I'm not saying that all timed challenges are bad. I've participated in my share. I won Nanowrimo 2009. That was sensible because you had 30 days to write 50,000 words (approx. at least 100 pages depending on print/font size). That's relatively 1-2 pages a day if you write at a standard pace. Sometimes you can do 12, maybe 50 if you're pumped up enough. That's more sensible because you can spend an hour or two thinking about what to write before you write those 1-2 pages a day. You can breathe.

    The thing that bugged me about this 24 comics in 24 hours is there's no time to breathe. You're cranking out a page an hour, maybe more, like Reutte said, if you were drawing stick figures, or at best wobbly, heavily-stylized linework. There's not really much time to expand on it, which comics really need right now, and it just seems like a speed-contest, at least at first glance.

    I'm not asking anyone to stop doing what they were doing, I was just saying my 2 cents.

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  11. #21
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    Quote Originally Posted by velderia View Post
    Okay. I have a feeling this is probably the last post I'll make on ConceptArt.org.

    I'm not saying that all timed challenges are bad. I've participated in my share. I won Nanowrimo 2009. That was sensible because you had 30 days to write 50,000 words (approx. at least 100 pages depending on print/font size). That's relatively 1-2 pages a day if you write at a standard pace. Sometimes you can do 12, maybe 50 if you're pumped up enough. That's more sensible because you can spend an hour or two thinking about what to write before you write those 1-2 pages a day. You can breathe.

    The thing that bugged me about this 24 comics in 24 hours is there's no time to breathe. You're cranking out a page an hour, maybe more, like Reutte said, if you were drawing stick figures, or at best wobbly, heavily-stylized linework. There's not really much time to expand on it, which comics really need right now, and it just seems like a speed-contest, at least at first glance.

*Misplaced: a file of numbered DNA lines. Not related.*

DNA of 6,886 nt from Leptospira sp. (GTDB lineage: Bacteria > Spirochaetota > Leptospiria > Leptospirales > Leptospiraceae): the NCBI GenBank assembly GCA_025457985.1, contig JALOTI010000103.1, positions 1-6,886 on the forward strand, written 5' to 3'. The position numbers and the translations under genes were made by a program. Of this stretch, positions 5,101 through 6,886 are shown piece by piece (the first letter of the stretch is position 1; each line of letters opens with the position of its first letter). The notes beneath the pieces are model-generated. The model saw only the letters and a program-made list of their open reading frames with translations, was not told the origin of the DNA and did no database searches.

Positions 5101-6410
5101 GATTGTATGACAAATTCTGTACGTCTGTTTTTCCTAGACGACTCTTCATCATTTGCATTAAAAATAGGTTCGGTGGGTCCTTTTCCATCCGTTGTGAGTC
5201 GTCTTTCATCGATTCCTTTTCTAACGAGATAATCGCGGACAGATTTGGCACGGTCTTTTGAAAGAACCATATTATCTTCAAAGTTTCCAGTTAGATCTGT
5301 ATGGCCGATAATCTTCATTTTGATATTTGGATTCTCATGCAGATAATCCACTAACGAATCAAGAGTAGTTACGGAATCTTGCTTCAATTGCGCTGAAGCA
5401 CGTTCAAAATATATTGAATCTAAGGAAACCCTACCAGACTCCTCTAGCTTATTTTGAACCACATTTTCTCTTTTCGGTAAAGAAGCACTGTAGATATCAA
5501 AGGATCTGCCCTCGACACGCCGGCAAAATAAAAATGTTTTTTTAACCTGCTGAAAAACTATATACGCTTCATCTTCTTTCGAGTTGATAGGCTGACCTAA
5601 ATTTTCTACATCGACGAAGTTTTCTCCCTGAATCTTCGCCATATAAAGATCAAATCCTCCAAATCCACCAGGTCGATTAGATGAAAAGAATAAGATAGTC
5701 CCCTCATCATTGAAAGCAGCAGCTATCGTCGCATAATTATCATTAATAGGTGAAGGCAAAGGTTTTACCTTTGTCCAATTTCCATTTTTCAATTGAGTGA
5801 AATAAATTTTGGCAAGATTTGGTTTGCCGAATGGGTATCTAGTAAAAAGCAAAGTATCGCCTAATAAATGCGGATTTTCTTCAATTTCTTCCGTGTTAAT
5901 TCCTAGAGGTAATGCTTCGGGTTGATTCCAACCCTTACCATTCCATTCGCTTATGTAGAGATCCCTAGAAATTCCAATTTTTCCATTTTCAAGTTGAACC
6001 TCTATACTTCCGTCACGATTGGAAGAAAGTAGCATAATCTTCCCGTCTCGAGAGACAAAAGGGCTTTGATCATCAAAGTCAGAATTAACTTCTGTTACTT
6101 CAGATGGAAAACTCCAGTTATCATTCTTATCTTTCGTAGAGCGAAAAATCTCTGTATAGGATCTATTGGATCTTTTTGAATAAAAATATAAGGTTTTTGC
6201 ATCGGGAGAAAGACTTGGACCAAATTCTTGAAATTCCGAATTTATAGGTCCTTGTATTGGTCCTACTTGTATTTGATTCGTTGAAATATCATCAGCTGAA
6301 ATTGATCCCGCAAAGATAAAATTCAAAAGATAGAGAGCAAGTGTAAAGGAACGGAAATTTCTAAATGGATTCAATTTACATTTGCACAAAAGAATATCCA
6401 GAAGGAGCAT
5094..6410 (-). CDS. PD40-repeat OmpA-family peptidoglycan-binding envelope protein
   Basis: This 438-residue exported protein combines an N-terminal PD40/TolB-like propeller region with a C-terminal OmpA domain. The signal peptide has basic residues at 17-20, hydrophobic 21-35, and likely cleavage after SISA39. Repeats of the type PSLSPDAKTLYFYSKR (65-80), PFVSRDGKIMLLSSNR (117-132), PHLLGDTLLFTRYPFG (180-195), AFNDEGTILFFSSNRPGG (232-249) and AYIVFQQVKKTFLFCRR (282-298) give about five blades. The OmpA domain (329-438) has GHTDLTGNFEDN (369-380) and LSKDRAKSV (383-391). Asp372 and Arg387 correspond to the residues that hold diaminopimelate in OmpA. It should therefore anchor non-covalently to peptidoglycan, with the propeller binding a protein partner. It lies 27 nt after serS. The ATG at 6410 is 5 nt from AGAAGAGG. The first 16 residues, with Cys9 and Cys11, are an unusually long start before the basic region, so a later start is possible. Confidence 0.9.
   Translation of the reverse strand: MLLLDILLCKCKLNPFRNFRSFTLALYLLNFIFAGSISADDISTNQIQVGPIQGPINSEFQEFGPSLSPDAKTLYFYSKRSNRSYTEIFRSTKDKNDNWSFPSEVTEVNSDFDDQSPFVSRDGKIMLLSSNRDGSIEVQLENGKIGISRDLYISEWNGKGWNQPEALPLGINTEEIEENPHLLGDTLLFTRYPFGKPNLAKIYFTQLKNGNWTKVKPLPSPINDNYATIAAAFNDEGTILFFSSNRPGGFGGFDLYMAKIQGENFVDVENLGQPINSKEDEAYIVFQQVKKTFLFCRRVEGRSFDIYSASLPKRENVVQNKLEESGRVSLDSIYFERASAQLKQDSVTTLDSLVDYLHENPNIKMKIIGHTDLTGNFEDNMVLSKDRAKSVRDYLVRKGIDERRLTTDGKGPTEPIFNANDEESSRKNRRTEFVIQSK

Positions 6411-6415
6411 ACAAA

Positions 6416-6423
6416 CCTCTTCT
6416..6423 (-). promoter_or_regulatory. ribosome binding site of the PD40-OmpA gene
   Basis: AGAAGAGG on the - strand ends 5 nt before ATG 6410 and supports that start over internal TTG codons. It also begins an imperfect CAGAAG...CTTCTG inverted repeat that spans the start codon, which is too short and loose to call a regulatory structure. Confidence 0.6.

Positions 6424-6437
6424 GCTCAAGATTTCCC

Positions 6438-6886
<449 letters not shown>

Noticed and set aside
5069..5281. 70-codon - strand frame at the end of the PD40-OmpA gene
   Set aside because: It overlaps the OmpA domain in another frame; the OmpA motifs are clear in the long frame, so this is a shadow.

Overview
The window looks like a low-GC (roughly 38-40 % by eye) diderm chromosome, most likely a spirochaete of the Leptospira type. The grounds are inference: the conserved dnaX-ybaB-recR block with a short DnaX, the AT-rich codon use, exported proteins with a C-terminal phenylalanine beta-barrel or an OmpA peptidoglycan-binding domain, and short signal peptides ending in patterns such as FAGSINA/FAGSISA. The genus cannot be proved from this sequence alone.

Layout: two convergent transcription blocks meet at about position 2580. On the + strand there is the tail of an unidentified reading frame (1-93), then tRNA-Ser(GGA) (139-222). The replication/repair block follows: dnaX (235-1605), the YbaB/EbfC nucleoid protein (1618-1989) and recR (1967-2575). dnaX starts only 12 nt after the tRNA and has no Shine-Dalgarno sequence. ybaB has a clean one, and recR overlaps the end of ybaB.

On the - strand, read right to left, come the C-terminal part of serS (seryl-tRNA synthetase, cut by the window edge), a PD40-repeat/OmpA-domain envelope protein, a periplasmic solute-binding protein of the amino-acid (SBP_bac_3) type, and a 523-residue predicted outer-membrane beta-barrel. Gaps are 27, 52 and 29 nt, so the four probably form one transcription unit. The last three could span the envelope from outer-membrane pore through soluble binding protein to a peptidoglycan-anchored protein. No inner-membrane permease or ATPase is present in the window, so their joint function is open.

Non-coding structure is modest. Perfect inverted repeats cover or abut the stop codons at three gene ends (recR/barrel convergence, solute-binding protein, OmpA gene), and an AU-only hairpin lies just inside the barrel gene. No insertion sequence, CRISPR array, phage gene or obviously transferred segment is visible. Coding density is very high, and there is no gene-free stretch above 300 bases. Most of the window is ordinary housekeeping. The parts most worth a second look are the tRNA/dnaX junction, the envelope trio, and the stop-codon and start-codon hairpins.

I'm not asking anyone to stop doing what they were doing, I was just saying my 2 cents.
    You do know that there is more to drawing comics than just drawing the figures, right? More importantly, you have to be able to do a sequential story that conveys what's happening across even without word balloons. Sure, anyone can draw stick /highly-stylized figures, but to make a coherent, interesting 24-page comic in 24 hours is no simple task, quality of the artwork be damned.

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  13. #22
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    Indeed, comics are a full package.

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  14. #23
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    Quote Originally Posted by Jie Kageshinzo View Post
    You do know that there is more to drawing comics than just drawing the figures, right? More importantly, you have to be able to do a sequential story that conveys what's happening across even without word balloons. Sure, anyone can draw stick /highly-stylized figures, but to make a coherent, interesting 24-page comic in 24 hours is no simple task, quality of the artwork be damned.
    I'm reminded of Larry Marder's Beanworld, which was notable for incredibly simple but incredibly appealing characters, and deceptively simple writing. It's hard to do well, but if you can pull it off there's incredible potential for good stories with the simplest of visuals. Other notables are Matt Feazel's Cynicalman or Patrick Shaughnessy's Triangle and Robert, both of which grew way past what you'd expect from the art alone. And yet, none of them would be worth reading without the art, simple as it is.

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  16. #24